Updated: Sep 1
What is Colic?
Colic can be defined as:
1. Uncontrollable, extended crying in babies who are otherwise healthy and well-fed
2. Crying for more than three hours a day, three to four days a week
3. This crying can occur at any time of day, but it usually gets worse at night time
4. It’s not believed that colic is caused by pain
A colicky baby may look uncomfortable or may appear to be in pain. They may lift their head, draw their legs up to their abdomen, pass gas and become red-faced. It can be quite distressing for a parent to watch their infant suffering from the symptoms of colic, as their baby can appear to be quite uncomfortable and in pain.
What can we do to help?
Gentle massage can bring relief to some infants experiencing colic. Always consult with your medical practitioner before implementing any treatment, and to ensure an appropriate diagnosis.
Colic in most cases is associated with an immature digestive tract. Gentle massage to your baby’s chest and tummy can assist with stimulating digestion, and reduce the symptoms of colic. In addition, your baby will probably have a lot of trapped gas that is causing additional discomfort. If this is the case, a gentle massage may help the baby pass gas, reducing the discomfort.
Gentle Massage Techniques
Before starting any massage on your baby:
1. Ensure the room is warm enough (especially if removing your child’s clothing)
2. Warm your hands by rubbing them together, or running them under some warm water for a few minutes
3. Create a relaxing environment by performing massage in a comforting room with familiar surroundings such as a favorite toy or music to keep your baby relaxed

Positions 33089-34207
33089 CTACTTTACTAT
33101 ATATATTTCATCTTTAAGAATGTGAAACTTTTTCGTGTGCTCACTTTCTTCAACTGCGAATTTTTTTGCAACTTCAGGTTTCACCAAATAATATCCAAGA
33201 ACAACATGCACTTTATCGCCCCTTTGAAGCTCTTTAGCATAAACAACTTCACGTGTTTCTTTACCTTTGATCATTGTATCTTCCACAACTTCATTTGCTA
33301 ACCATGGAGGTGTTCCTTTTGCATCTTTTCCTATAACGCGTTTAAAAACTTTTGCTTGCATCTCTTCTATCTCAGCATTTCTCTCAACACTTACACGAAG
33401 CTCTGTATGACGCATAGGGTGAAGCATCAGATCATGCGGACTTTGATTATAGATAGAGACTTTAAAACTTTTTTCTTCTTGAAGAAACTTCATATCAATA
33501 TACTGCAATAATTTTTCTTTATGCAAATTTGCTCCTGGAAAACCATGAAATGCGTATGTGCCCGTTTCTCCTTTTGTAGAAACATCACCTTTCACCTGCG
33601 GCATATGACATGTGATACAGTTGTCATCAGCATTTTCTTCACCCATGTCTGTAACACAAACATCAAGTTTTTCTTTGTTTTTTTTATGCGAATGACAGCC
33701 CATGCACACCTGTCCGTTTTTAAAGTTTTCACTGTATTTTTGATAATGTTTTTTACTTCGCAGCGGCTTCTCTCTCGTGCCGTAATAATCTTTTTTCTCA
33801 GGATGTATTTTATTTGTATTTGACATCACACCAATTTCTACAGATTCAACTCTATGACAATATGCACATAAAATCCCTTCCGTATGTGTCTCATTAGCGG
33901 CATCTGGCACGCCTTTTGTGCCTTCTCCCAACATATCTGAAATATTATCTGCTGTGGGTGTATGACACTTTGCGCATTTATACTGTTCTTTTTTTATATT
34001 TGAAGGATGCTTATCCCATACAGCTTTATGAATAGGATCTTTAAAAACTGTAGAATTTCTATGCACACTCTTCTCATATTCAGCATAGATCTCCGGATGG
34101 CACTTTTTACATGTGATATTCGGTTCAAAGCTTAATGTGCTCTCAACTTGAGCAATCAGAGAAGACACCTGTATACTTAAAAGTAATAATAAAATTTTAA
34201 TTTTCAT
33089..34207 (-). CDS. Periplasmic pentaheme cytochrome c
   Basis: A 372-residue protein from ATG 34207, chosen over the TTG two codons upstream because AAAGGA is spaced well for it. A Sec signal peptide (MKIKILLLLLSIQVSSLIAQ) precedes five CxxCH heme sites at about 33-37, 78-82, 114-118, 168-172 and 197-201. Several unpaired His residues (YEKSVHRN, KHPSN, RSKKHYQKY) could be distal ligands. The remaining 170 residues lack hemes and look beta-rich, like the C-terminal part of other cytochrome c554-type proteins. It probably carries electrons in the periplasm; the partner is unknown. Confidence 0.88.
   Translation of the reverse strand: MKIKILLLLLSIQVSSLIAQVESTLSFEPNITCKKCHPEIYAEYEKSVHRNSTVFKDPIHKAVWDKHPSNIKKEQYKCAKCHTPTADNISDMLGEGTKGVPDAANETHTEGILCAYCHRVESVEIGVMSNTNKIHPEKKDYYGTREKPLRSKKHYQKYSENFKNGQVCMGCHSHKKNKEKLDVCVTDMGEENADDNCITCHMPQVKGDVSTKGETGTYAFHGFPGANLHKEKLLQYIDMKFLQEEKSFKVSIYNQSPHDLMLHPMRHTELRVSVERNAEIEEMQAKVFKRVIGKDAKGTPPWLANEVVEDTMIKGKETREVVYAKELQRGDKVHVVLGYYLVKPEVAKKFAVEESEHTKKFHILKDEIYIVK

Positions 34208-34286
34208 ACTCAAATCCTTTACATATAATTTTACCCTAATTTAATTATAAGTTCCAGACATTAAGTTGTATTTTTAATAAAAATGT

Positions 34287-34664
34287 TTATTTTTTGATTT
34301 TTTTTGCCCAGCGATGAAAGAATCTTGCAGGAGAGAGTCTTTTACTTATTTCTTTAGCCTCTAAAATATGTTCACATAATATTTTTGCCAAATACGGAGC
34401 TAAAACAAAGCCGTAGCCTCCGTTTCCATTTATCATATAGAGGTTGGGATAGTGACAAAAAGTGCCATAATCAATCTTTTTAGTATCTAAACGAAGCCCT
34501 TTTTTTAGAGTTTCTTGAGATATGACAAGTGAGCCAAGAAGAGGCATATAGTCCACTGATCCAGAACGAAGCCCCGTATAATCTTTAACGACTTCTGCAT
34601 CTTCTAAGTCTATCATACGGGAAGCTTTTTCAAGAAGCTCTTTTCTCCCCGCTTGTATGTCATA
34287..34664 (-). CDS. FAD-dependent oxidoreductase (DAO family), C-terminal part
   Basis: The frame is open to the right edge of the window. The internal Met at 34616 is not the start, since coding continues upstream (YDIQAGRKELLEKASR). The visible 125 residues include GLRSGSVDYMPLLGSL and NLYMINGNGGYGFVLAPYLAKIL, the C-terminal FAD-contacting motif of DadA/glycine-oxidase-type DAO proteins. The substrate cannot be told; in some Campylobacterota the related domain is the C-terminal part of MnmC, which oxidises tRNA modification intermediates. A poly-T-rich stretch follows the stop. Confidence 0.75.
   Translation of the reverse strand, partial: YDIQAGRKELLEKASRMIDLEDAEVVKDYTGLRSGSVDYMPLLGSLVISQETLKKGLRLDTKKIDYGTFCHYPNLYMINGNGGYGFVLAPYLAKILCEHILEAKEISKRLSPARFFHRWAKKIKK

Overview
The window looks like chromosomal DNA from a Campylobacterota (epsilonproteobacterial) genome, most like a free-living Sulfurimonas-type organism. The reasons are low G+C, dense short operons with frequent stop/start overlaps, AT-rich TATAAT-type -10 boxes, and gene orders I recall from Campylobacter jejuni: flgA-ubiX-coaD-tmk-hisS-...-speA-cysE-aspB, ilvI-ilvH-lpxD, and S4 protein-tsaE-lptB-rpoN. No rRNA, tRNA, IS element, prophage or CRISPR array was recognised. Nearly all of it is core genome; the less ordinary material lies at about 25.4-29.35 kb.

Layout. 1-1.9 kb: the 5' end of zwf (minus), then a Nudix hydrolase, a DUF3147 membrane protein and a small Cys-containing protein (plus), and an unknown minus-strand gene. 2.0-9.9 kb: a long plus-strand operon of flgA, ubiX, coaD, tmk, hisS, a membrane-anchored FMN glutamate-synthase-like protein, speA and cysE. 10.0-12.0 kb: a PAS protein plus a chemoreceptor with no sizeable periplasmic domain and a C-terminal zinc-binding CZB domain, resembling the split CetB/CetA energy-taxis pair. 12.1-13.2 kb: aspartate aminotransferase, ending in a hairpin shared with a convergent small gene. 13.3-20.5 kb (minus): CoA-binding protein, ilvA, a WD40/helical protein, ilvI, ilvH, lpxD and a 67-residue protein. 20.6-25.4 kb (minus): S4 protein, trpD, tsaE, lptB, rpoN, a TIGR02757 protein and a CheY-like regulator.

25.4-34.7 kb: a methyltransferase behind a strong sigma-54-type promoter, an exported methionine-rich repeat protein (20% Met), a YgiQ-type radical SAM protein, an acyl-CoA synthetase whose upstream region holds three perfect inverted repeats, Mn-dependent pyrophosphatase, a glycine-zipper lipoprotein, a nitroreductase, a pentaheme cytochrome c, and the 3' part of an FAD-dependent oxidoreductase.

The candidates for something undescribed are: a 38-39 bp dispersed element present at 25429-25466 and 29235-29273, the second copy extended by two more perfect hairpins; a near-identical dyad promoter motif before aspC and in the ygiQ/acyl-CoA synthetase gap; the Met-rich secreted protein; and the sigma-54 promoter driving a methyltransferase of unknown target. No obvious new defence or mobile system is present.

4. More importantly, remain relaxed yourself
Put a small drop of baby oil/lotion in your hands and rub together to warm. Show your baby what you are doing, this way they will start to associate the sight and sound with what comes next.
When performing massage strokes, use very gentle pressure. Always observe your baby, making sure they are comfortable with the massage. Feel free to try a lighter pressure or use a different stroke as you become more confident. Cease massage if your baby becomes agitated.
1. Begin your massage with a popular massage technique called the Paddlewheel. Use your fingers to make a paddlewheel-type motion on your baby’s belly, from the bottom of his ribs towards his groin. Think of it as scooping a little hole in the warm sand on the beach. Repeat this two or three times, then rest your hand on the baby’s belly again. At this point, the baby may pass gas or lift his knees up towards your hand. If your baby lifts up his/her knees, use your hand to support their legs and wait a few seconds to see if they pass gas.
2. Once you have completed the Paddlewheel massage, try the following technique to help move any gas or build up in your baby’s digestive tract. This move requires a little finesse, but always gentle pressure. Push your baby’s legs into a sharp angle so their heels are touching their bottom. Then keeping the legs bent gently push the thighs down to their belly. Be gentle when moving your baby’s legs into this position. Then hold your baby by the ankles and begin moving the legs up and down rhythmically and gently so that their knees gradually unbend and end up straight again. Do this five or 10 times.
3. Finally, place your palm and fingers on your baby’s belly and move them in a circular clockwise motion. This helps get the gas moving in the right direction. As soon as your baby passes gas they should feel much better.
We encourage parents to do this gentle massage two to three times a day. The best time is about half an hour after feeding and when the baby is in a quiet, alert state.
Harmony Physiotherapy Can Help!
At Harmony Physiotherapy, we treat pediatric patients using gentle mobilizations of the joints spine, muscle, and other soft tissue massage techniques. The primary objective in these cases is to treat any muscular or joint tightness . Please visit Harmony Physiotherapy for an assessment. We can perform a screening exam of your baby to help identify the correct course of treatment, working in close coordination with your Pediatrician and Physician.